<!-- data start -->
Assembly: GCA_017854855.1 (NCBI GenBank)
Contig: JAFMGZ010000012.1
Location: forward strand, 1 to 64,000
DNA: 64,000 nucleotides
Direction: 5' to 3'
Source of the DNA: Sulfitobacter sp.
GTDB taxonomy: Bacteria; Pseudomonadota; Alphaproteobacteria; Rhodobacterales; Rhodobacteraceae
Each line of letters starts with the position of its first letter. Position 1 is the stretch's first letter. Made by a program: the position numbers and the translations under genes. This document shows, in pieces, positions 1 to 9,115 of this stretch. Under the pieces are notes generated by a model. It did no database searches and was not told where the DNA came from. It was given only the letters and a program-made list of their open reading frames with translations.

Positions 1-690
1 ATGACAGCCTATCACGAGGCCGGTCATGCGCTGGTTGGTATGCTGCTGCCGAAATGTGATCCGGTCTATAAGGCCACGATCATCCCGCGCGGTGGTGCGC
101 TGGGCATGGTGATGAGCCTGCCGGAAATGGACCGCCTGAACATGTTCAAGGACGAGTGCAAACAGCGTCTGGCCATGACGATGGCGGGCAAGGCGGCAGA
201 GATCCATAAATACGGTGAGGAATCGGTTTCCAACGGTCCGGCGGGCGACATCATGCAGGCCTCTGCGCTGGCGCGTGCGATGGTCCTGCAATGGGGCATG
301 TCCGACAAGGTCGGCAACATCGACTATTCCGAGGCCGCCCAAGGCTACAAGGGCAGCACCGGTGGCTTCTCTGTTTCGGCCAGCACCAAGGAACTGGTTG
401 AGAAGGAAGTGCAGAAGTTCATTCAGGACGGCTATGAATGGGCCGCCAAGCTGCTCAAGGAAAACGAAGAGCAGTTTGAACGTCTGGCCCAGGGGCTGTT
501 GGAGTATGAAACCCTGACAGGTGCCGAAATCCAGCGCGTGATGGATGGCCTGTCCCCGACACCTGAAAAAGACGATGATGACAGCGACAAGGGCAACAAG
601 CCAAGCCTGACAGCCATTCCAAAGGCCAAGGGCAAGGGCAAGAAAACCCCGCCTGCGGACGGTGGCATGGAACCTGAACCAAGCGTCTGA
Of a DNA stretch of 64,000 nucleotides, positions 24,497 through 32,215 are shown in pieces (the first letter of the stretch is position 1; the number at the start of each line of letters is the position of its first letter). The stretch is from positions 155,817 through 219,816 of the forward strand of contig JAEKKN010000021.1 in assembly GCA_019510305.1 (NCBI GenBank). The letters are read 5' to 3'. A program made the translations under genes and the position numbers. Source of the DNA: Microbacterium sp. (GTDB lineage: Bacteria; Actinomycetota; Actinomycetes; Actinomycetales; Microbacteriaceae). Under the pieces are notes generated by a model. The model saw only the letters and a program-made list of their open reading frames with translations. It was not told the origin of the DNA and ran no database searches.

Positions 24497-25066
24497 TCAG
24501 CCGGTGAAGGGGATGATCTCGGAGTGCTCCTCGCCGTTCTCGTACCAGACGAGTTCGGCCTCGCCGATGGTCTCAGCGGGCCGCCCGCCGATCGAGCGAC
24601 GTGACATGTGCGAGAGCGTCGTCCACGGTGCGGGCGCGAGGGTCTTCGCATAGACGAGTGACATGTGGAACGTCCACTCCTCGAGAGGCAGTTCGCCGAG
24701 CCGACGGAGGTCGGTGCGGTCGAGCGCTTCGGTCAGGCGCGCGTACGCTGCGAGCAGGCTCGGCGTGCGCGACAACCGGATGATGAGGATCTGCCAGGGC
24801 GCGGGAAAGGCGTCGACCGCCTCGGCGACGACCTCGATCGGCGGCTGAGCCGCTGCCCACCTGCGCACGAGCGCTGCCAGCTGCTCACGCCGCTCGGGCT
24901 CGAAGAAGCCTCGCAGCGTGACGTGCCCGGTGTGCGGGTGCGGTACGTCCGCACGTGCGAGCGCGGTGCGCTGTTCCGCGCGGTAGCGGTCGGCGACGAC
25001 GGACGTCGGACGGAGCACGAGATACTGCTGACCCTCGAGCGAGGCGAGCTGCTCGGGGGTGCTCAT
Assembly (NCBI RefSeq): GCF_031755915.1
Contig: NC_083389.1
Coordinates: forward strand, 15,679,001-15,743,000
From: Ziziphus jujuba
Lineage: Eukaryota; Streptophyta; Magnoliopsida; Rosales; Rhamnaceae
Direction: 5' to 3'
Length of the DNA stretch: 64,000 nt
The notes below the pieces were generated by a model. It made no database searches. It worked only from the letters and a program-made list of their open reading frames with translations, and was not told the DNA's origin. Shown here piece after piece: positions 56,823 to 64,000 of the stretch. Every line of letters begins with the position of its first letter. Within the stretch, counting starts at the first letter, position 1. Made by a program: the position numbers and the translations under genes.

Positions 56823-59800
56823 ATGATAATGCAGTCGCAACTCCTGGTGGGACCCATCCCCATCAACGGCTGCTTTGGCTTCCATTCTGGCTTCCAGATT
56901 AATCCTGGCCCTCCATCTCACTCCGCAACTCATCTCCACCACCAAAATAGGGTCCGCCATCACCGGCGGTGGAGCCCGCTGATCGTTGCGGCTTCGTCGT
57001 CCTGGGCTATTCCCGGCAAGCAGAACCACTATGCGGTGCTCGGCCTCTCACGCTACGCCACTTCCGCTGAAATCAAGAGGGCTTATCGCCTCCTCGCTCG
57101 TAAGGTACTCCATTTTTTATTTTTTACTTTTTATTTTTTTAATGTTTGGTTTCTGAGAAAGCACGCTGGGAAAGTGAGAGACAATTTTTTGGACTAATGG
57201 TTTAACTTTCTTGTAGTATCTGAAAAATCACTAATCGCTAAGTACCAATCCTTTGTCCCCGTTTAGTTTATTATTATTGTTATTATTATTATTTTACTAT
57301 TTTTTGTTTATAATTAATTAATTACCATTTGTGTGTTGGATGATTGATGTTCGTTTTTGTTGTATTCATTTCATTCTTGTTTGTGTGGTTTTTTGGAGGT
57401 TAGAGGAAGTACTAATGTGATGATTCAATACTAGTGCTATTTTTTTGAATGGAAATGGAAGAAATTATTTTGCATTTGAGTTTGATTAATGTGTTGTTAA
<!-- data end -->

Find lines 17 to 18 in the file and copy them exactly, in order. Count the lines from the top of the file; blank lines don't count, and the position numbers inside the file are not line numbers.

Of a DNA stretch of 64,000 nucleotides, positions 24,497 through 32,215 are shown in pieces (the first letter of the stretch is position 1; the number at the start of each line of letters is the position of its first letter). The stretch is from positions 155,817 through 219,816 of the forward strand of contig JAEKKN010000021.1 in assembly GCA_019510305.1 (NCBI GenBank). The letters are read 5' to 3'. A program made the translations under genes and the position numbers. Source of the DNA: Microbacterium sp. (GTDB lineage: Bacteria; Actinomycetota; Actinomycetes; Actinomycetales; Microbacteriaceae). Under the pieces are notes generated by a model. The model saw only the letters and a program-made list of their open reading frames with translations. It was not told the origin of the DNA and ran no database searches.

Positions 24497-25066